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McGill, iSAEC Partner on TB Drug Reactions

By a GenomeWeb staff reporter

NEW YORK (GenomeWeb News) –Montreal's McGill University will partner with the International Serious Adverse Events Consortium (iSAEC) to enable studies of the genetic basis of adverse reactions to Tuberculosis treatment.

The iSAEC's International Drug Induced Liver Injury Consortium (IDILIC) currently is recruiting patients with serious liver injuries from drugs and McGill is serving as the coordinating center for an international randomized trial for the treatment of latent TB.

The non-profit iSAEC and McGill's Montreal Chest Institute will collaborate to support the study of potential genetic variants that are involved in liver injuries caused by TB treatments. A select group of patients that are undergoing TB therapy with the drugs isoniazid and rifampin experience liver injuries, and iSAEC said that early research results suggest that these serious reactions could be rooted in genetic variants.

The iSAEC is funded by a group of life sciences and pharmaceutical companies and includes regulatory and academic partners, including the US Food and Drug Administration, and it aims to identify and confirm genetic markers that can help predict which patients are at risk for drug-related serious adverse events.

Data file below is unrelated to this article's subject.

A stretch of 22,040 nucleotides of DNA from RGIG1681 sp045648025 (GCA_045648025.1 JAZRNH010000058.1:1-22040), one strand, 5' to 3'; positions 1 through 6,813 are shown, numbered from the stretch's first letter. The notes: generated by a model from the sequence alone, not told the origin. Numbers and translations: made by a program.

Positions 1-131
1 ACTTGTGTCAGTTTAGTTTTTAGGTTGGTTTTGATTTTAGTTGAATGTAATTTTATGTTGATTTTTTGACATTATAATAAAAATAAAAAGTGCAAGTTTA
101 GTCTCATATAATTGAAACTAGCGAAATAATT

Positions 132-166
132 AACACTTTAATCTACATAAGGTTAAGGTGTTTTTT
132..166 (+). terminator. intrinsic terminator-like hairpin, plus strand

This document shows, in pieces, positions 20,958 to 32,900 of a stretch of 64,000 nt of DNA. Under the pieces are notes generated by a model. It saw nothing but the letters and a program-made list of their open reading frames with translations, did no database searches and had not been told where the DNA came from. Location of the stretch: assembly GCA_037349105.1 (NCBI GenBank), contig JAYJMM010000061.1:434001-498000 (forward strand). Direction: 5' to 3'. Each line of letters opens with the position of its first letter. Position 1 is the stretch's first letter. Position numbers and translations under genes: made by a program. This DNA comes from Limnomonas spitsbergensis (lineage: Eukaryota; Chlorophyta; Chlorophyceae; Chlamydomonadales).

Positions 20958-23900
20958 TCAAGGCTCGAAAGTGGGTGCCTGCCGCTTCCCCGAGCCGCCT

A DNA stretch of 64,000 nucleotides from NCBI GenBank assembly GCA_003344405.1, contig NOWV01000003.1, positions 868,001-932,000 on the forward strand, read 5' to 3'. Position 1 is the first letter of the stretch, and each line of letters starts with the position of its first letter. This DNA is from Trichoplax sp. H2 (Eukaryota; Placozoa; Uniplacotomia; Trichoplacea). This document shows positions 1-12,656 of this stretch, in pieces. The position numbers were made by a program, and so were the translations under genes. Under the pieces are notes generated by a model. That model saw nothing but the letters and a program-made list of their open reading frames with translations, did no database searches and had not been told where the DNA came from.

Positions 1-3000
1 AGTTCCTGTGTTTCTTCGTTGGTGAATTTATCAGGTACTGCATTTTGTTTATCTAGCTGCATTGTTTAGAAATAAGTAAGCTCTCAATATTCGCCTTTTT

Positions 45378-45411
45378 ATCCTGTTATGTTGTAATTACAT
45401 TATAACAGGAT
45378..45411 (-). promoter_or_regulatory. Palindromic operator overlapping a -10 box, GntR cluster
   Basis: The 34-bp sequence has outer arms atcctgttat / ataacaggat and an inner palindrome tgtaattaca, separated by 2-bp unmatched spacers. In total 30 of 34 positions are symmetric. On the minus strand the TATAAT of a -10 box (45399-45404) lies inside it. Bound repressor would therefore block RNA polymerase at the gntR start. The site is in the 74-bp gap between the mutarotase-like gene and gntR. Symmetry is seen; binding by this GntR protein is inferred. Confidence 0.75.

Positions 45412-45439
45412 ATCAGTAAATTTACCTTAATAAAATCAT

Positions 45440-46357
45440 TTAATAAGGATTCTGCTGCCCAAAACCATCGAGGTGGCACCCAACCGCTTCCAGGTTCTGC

"Our genetic research to date points to a strong role of the immune system in DILI," iSAEC Chairman Arthur Holden said in a statement. "To better understand the full genetic effects contributing to these diseases, we need to develop larger and more diverse collections of subjects, in conjunction with international researchers who share our strong interest and have experience with DILI reactions."

"Drug induced liver injury is one of the most important problems of current treatment of latent and active TB," added Dick Menzies, director of the Respiratory Division at the McGill University Health Centre. "Better understanding of this problem has the potential to dramatically enhance the safety and acceptability of TB treatment, which affect almost one -third of the entire global population."

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